1. I think we perhaps are indeed describing somewhat the same movement patterns, but with a slightly different concept of the location of the center of mass relative to the foot. It could be that, as an instructor at Jackson Hole, I try to keep descriptions in terms that are easily understood and, most importantly, easy for people to feel and hence do.

        I do agree with the term “move forward”, but only in as much as I want to describe the “keeping up with, centered and balanced” on the skis. I do not want to have people pressure their tips, or the balls of their feet by trying to lever forward. I want them to stay balanced over their feet.

        The sweet spot of the foot is generally the back part of the arch, forward part of the heel, right where the weight comes down to the foot from the tibia.

        Directing people to pressure the balls of the feet, hinders them from flexing the ankle and being able to stay in balance over their feet. That is why I made the previous comment about “moving forward” and ball of the foot.

        I agree that you do not roll the ankle, but rather I want people to learn to roll their feet, articulate, their feet inside their boots. Hence, I agree that there needs to be room with a more pliable, flexible foot bed for this to occur. For most people, if I ask them to feel their foot rolling onto their arch, and then to pay attention to the pressure created under the ball of the foot, they will pronate and edge the ski.

        The moving forward, is with the skis. I like to compare it to jumping down the hill off your new foot at the top of the turn, a slow motion, controlled jump, propelling you into the turn, foragonaly, but balanced with the skis.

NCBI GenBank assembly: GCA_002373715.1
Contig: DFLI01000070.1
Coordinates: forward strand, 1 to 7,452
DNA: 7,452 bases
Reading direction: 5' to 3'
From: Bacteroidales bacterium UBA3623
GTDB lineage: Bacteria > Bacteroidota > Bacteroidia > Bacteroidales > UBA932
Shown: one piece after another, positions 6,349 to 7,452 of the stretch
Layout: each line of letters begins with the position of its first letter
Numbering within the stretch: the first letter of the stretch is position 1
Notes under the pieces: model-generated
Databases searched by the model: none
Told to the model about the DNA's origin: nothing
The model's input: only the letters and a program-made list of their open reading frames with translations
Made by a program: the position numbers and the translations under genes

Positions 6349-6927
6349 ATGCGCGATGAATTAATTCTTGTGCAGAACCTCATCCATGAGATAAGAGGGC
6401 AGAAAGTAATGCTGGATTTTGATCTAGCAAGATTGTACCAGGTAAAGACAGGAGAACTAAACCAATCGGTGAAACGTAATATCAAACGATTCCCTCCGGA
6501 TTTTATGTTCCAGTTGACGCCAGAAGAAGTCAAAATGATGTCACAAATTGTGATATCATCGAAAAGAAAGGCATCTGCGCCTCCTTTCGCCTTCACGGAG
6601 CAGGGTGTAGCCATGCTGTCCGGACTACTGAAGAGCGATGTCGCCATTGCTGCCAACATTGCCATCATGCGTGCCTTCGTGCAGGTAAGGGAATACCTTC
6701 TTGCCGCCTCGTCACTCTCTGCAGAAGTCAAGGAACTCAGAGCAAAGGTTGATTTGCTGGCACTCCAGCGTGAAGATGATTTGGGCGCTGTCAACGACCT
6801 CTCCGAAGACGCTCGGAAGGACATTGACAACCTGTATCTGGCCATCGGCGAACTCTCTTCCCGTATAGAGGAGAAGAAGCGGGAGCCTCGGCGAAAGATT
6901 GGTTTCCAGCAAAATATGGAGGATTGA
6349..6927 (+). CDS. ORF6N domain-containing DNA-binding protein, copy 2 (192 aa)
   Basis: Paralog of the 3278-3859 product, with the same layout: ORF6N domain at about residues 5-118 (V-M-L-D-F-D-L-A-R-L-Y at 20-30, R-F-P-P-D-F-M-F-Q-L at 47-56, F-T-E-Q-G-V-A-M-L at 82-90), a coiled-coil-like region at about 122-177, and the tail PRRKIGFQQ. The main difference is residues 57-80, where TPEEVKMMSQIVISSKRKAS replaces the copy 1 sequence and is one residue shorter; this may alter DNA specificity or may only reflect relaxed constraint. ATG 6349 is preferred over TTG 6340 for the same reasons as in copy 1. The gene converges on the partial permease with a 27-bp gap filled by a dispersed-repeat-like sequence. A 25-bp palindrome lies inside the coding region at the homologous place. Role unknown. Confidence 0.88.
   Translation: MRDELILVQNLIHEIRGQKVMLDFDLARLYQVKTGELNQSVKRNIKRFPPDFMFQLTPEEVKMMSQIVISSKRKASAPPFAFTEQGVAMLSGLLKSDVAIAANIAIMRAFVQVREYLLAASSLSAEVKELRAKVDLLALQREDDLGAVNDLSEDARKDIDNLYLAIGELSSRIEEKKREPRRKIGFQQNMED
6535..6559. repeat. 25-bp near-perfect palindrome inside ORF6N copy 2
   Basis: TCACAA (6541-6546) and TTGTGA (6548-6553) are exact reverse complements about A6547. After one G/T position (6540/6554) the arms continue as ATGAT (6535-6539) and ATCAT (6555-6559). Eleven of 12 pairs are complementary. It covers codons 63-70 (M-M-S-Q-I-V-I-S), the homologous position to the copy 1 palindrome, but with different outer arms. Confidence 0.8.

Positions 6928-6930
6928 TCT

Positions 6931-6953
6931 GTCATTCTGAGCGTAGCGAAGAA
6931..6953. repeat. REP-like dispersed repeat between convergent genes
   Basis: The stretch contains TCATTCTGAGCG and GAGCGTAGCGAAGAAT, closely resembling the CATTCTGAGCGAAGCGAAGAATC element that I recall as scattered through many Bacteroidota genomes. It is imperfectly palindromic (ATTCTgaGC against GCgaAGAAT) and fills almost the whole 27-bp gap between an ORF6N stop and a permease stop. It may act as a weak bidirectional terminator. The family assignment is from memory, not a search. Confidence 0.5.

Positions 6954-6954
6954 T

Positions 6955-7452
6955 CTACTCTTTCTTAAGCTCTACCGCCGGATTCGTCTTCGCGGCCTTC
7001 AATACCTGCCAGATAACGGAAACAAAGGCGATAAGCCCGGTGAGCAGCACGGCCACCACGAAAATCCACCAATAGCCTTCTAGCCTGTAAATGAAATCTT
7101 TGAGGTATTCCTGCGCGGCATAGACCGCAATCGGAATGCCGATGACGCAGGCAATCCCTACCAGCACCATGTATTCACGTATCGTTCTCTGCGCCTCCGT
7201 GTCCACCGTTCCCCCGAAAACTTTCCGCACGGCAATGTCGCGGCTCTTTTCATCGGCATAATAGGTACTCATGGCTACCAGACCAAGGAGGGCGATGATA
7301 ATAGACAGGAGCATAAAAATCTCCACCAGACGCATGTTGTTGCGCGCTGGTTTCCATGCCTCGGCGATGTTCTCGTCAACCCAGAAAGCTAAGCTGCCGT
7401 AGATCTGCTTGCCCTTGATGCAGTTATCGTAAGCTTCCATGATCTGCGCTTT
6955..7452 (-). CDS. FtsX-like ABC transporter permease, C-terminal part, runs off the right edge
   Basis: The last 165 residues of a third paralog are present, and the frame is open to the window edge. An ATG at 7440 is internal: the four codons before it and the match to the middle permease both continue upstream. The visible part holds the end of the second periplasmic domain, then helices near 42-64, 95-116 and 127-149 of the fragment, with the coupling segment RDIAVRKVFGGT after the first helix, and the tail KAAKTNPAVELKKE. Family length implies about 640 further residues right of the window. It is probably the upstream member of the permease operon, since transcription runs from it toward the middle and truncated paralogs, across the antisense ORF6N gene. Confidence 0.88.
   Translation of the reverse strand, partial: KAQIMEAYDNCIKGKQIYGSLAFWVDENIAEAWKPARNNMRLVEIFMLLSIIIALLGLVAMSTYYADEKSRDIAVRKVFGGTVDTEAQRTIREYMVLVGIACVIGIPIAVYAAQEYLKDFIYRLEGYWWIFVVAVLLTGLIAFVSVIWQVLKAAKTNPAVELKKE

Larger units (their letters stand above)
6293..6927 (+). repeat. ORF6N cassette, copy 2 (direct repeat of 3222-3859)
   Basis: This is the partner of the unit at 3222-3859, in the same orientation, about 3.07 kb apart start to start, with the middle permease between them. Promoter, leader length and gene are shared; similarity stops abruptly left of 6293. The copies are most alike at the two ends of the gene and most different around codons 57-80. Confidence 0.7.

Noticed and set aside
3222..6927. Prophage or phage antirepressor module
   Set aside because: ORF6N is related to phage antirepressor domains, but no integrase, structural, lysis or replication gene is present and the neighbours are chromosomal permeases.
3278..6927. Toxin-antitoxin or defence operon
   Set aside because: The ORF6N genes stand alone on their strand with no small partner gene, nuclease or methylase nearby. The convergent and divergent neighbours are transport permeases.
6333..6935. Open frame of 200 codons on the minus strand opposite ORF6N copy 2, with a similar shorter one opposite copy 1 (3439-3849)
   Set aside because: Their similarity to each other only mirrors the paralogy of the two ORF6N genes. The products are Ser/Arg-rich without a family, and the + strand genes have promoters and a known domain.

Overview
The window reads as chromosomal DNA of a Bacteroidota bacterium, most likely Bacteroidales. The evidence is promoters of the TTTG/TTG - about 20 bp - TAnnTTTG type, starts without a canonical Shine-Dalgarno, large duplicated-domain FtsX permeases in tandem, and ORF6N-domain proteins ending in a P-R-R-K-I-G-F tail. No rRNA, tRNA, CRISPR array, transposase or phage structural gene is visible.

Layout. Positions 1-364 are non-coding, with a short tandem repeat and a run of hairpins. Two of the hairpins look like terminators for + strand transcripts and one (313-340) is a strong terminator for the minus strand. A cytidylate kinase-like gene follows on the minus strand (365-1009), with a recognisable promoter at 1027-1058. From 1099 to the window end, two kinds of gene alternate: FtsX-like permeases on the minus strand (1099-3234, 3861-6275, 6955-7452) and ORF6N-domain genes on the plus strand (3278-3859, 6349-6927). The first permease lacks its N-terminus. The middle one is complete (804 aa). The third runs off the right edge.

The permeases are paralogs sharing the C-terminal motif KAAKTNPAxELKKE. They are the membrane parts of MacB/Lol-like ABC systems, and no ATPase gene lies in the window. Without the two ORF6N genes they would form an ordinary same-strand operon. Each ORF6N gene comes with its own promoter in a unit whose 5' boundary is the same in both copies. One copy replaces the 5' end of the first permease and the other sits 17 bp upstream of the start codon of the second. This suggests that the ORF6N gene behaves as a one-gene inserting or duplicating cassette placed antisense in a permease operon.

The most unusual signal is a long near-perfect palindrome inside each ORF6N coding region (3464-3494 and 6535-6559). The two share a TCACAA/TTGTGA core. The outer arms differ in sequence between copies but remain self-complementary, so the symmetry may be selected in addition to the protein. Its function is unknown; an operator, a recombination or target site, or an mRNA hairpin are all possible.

Regarding the weight transfer foot to foot, it is continual and progressive. Instead of dividing a turn into a beginning and an end, with phases such as initiation, completion, etc. I prefer to describe it as finishiation. There is a difference in timing of your upper versus lower body. They are taking different lines, coordinated, yet they each start the turn at different times. Your center of mass is beginning to move into the new turn as soon as you start to flex while your skis/legs are still in the old turn. This is the same time that you start to move to your new foot, when you start to flex to manage the pressure of the turn forces.

        Your skis start moving into the new arc at edge change, however, the weight transfer started moving to your new foot way before edge change.

        So the timing of when the skis start the new turn is at edge change, whereas the timing of when the center of mass starts the new turn is right after the apex when you start to flex.The timing of when you start to move to your new foot is right after the apex, when you start to flex, however, that new foot is not dominant until around edge change (either a bit before or a bit after). So, functionally, the beginning and end of a turn depends on what part of the body you are looking at – finishiation!

        So, yes, I think we are saying similar things, but I am very wary of ever telling anyone to move forward, instead I say stay with your skis and go where they go… However, I agree that sometimes, we ‘lead’ our skis, but I disagree in pressuring their tips and putting weight either forward onto the balls of our feet or the tips of the skis. This is a fine point, but I believe a very important one when coaching people the timing and direction of their movements.

        Thoughts?

  3. You keep talking about moving on the ball of the new outside foot/old inside foot. Are you meaning moving to the ball by rolling/pronating the foot onto the new edge or do you actually mean putting weight forward onto the ball of the foot. Both will result in more pressure/weight on that foot, but both are very different. I hope you mean rolling/pronating and then moving forward with the skis/foot into the new arc.

  4. Due to massive over pronation I have a canting device AND a footbed in order to get close to alignment in my boots. this obviously prevents the foot pronating as you described. Without this stuff my inner calf is hard up against the side of the boot. Any suggestions? ?